Kris Plachy: That’s wonderful.
Jody Moore: It’s motivating people.
Kris Plachy: You can’t underestimate the power of that, right. Just a couple bucks towards the ad can be the one thing you need to get the leverage of that offer going. That’s wonderful.
Jody Moore: Yeah, it’s fun.
Kris Plachy: Yeah. I mean, I think that’s the benefit always of working with a very heart-centered entrepreneur like yourself that, yes, it’s fun and yes, you’re serving your own creative juju, and all the things and you’re generating great revenue, but you’re also really, really giving something that I think is hard to find for a lot of women who want to have successful businesses. So I want to talk about behaviors. Because one of the things that I think is really true about that, is that, I mean, you and I used to talk about this years ago, right? Like, how hard is it to make 300 phone calls a week? Clearly, very hard.
Jody Moore: Clearly.
Kris Plachy: We underestimate the mental and mind drama that we experience when it comes to consistency. Because it seems so easy when we talk about it, like here are the five things you should do every week, all the time, without fail, and you’re going to make it, it’s going to work out, right. And yet, our brain takes over and says, “This is too hard. I don’t have time. I’m not good at it. Nobody cares.” I don’t know, what else do people think? There’s probably a lot of…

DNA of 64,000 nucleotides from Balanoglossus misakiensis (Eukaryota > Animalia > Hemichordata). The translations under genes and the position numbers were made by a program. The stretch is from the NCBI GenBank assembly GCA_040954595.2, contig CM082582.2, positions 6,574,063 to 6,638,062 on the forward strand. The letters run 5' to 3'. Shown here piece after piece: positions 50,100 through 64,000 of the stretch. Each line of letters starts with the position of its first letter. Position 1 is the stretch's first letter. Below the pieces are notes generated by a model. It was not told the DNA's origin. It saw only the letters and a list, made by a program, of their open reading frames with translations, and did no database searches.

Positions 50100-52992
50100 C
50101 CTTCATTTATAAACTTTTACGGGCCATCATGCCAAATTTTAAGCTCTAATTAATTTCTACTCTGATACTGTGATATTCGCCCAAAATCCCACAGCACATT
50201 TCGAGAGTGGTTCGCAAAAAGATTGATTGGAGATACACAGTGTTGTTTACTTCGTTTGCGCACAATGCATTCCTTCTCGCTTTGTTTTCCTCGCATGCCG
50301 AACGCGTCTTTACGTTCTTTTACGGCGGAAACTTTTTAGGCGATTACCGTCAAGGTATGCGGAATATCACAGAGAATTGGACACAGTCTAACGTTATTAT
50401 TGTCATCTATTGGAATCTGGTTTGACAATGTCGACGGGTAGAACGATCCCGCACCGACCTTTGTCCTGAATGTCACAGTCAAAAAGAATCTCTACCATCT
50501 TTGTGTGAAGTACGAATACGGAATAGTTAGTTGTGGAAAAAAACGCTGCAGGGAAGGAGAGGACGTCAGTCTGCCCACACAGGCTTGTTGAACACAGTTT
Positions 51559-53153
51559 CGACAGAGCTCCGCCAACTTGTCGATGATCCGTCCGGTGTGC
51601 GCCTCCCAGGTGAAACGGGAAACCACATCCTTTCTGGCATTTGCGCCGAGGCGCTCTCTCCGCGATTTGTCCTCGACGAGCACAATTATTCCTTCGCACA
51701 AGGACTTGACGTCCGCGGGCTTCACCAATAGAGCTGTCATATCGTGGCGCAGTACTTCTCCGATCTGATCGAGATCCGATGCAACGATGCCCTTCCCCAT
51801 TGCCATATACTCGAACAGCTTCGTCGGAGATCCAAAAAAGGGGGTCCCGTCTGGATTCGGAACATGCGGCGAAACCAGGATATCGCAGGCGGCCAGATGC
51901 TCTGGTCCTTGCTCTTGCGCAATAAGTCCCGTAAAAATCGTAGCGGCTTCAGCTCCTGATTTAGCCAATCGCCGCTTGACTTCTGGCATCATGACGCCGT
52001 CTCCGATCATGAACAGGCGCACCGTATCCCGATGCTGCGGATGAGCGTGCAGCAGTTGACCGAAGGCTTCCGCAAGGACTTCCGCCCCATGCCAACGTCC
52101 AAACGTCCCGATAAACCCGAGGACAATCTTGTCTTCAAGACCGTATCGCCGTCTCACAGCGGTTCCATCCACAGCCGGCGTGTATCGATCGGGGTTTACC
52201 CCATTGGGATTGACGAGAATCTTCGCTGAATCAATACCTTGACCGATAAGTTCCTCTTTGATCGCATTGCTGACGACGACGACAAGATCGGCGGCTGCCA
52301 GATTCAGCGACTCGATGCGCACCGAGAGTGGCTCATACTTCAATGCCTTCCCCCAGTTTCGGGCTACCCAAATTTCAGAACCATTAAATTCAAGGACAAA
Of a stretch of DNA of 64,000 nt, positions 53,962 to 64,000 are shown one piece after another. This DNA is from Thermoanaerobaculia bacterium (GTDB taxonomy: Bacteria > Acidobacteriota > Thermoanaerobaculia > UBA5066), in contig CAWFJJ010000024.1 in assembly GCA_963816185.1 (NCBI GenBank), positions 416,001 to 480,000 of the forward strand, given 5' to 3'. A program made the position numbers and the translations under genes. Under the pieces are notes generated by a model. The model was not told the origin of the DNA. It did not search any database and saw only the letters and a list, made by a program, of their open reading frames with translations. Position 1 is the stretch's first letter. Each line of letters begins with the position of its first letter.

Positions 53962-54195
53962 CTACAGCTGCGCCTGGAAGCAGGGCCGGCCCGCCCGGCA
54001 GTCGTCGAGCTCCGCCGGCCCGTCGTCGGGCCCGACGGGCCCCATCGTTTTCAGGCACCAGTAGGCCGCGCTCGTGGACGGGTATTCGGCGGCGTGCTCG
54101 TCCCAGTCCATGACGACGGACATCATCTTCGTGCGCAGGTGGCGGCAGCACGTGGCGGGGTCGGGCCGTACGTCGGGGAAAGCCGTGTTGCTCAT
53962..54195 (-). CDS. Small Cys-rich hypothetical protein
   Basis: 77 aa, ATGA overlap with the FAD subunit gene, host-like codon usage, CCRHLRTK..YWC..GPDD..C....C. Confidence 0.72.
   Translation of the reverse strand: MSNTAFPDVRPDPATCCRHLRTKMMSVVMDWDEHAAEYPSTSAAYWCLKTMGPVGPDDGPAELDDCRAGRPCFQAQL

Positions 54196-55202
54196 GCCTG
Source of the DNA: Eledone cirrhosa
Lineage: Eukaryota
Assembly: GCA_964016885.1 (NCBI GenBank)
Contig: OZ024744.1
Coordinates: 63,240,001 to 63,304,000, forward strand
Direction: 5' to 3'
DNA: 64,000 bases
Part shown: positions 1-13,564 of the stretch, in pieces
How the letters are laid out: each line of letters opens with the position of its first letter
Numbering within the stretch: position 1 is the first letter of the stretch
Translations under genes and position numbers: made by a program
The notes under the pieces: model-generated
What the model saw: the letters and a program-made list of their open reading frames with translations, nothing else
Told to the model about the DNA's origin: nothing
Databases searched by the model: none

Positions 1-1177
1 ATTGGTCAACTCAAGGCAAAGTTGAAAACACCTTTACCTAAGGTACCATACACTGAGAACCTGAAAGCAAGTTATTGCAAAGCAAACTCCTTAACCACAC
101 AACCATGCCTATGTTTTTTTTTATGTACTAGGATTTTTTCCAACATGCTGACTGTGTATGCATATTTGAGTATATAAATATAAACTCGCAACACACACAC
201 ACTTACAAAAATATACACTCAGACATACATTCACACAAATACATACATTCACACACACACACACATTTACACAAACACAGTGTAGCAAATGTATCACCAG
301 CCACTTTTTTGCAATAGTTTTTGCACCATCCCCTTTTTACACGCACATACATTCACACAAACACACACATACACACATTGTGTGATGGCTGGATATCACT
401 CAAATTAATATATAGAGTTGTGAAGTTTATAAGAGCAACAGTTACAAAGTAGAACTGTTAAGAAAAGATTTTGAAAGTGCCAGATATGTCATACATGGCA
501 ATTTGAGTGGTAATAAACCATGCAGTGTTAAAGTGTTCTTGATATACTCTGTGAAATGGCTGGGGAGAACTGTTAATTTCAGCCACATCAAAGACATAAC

Jody Moore: Yeah. I think that sometimes there’s simple enough things that it feels like it won’t matter anyway. What is the saying? Things that are easy to do are easy not to do? Because it seems like it won’t matter. And maybe it won’t, but there’s that compound effect over time, do small consistent efforts.
Kris Plachy: Yeah.
Jody Moore: Yeah. I mean, the other thing, and I really learned this from you, is when I go to work, I sit down here in my office, and I go to work. And for people that are working from home, which most entrepreneurs, solopreneurs, certainly, a lot of them are, especially these days, it’s so easy to get distracted, to think I’ll do that later, to not have a working schedule. And I make myself a schedule every week. And I do have a team now. So that helps hold me accountable. But even when it was me, I had a meeting with myself every week about what do I need to get done is week? And when is that going to get done? And then I show up and I honor my work schedule. A lot of people I don’t think do that. Do you?
Kris Plachy: No, I know they don’t. In fact, I know that you and I have a colleague who now is incredibly successful financially. But when she and I first met, she was really struggling. And she asked me that, she’s like, “How are you doing what you’re doing?” And I’m like, “You know, I just get up and I take a shower and I put my makeup on…” I didn’t have a ton of clients but I’m like, “I just go to work.”